PhD in the Arts
Marco Mantovani' doctoral research focuses on six piano pieces by Robert Schumann composed between 1836 and 1838 (i.e., Fantasie op. 17, Fantasiestucke op. 12, Davidsbundlertanze op. 6, Novelletten op. 21, Kinderszenen op. 15, Kreisleriana op. 16), a period that was arguably one of the turning points in his personal and artistic life. Many of Schumann’s most important piano works and some of the most illuminating examples of his extraordinary compositional process and his formal and structural innovations date from this period. These breakthroughs and the originality of Schumann’s poetics are often insufficiently understood in the contemporary interpretation of his works, especially the balance between freedom and constraints in terms of time and structure.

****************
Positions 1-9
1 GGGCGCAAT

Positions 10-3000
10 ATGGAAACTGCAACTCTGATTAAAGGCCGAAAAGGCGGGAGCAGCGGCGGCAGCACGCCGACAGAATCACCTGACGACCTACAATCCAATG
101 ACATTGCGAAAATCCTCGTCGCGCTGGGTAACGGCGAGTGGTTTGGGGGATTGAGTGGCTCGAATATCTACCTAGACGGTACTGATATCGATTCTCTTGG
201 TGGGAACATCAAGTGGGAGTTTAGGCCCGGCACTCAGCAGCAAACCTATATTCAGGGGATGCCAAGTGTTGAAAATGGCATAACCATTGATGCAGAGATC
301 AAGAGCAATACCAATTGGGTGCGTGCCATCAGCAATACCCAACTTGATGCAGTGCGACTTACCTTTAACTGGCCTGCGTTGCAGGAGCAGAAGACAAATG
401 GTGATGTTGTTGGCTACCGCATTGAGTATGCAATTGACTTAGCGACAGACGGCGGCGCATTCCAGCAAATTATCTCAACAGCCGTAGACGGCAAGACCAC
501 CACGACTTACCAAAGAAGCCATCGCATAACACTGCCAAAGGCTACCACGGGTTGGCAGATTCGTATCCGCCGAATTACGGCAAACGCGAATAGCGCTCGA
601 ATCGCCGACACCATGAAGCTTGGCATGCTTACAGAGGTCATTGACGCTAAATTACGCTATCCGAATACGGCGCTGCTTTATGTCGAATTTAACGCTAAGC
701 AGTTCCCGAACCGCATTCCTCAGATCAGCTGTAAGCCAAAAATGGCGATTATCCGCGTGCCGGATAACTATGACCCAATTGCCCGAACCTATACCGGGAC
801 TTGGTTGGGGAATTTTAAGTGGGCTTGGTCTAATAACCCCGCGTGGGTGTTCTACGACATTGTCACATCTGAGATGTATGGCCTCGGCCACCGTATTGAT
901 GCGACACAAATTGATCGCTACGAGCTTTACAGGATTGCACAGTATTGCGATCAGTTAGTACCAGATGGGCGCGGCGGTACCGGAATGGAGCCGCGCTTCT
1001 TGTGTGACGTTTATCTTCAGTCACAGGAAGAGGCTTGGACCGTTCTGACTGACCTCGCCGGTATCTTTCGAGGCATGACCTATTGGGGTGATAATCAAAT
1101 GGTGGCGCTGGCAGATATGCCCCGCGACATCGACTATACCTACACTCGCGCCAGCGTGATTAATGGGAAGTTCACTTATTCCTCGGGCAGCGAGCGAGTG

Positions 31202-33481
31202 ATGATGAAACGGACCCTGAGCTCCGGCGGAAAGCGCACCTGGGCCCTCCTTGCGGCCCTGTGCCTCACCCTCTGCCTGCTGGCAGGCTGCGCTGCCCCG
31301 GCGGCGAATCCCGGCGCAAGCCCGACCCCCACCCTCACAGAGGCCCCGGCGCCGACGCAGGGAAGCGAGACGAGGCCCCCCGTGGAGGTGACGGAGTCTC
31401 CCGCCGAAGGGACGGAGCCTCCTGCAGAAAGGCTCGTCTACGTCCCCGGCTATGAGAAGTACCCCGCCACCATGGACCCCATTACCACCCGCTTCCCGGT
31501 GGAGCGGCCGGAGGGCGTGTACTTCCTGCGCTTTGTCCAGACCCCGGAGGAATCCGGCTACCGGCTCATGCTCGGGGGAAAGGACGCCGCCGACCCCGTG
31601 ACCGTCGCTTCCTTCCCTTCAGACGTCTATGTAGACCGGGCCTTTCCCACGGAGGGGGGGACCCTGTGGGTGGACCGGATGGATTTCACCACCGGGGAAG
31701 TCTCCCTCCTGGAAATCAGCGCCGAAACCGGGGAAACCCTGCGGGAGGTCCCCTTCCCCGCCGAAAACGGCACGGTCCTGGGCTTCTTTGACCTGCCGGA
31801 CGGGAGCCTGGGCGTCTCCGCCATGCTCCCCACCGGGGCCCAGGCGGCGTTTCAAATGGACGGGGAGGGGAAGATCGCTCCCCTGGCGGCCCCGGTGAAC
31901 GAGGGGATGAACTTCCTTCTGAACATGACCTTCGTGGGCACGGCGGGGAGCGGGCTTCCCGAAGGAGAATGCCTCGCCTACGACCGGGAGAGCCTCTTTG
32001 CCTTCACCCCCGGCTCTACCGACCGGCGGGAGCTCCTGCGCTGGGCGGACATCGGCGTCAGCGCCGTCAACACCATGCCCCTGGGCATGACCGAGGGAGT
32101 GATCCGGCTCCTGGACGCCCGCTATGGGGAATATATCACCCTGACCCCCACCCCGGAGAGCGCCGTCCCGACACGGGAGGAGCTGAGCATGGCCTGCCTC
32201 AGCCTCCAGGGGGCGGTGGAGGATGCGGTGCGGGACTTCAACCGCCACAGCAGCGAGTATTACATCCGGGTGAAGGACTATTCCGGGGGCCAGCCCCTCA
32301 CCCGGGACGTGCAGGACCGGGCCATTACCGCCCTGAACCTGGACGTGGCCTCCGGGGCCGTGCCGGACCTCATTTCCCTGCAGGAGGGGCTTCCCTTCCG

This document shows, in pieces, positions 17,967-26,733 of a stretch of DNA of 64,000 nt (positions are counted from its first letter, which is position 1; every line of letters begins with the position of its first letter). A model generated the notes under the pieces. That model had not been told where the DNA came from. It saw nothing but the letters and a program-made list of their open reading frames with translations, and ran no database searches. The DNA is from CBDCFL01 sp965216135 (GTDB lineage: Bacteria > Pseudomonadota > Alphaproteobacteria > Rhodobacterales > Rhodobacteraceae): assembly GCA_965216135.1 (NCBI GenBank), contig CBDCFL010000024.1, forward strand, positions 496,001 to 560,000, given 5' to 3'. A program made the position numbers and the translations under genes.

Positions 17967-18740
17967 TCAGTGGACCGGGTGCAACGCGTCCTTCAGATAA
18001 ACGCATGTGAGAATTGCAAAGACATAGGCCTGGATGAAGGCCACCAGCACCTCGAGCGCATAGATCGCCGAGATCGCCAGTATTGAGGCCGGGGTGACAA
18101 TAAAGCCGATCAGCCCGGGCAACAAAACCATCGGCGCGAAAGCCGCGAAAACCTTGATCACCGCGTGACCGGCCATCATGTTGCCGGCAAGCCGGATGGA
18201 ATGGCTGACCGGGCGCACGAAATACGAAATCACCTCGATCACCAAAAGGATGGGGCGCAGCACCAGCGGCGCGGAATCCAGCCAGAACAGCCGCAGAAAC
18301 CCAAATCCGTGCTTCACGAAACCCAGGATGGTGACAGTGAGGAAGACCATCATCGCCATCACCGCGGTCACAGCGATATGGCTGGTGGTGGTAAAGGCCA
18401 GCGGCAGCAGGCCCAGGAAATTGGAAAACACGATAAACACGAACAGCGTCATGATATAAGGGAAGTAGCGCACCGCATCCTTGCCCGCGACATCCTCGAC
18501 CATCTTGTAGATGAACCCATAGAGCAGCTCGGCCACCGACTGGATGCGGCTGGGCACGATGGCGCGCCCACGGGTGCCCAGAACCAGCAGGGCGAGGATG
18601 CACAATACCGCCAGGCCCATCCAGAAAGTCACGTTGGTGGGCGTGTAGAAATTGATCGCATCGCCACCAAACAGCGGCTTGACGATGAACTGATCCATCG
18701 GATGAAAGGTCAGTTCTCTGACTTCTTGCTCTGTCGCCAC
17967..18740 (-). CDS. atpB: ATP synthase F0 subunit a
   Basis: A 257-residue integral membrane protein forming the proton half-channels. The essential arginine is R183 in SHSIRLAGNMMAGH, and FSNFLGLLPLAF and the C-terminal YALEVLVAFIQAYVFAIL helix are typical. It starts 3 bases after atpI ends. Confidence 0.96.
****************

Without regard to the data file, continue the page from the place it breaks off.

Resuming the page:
This research aims to approach Schumann’s works from perspective of the performing artist. In doing so, theoretical aspects and historical context will be considered as well as the study of how these compositions were inspired by the style and psychology of writers such as E.T.A. Hoffmann and Jean Paul Richter. The researcher will also seek to fathom the composer’s deepest thoughts from his own artistic practice and understanding, nourished not only by the extensive study of Schumann’s models, both musical and literary, but also by the frequentation with those 20th Century and contemporary literary, philosophical and musical trends firmly rooted in the same tradition. The research will culminate in the performance and recording of these compositions.
- Assistant Professor of Piano at Koninklijk Conservatorium Brussel (a.y. 2019/2020 - 2020/2021 - 2021/2022 - 2022/2023)
- Professeur de Piano au Conservatoire de Pantin (Paris) a.y. 2021/2022 - 2022/2023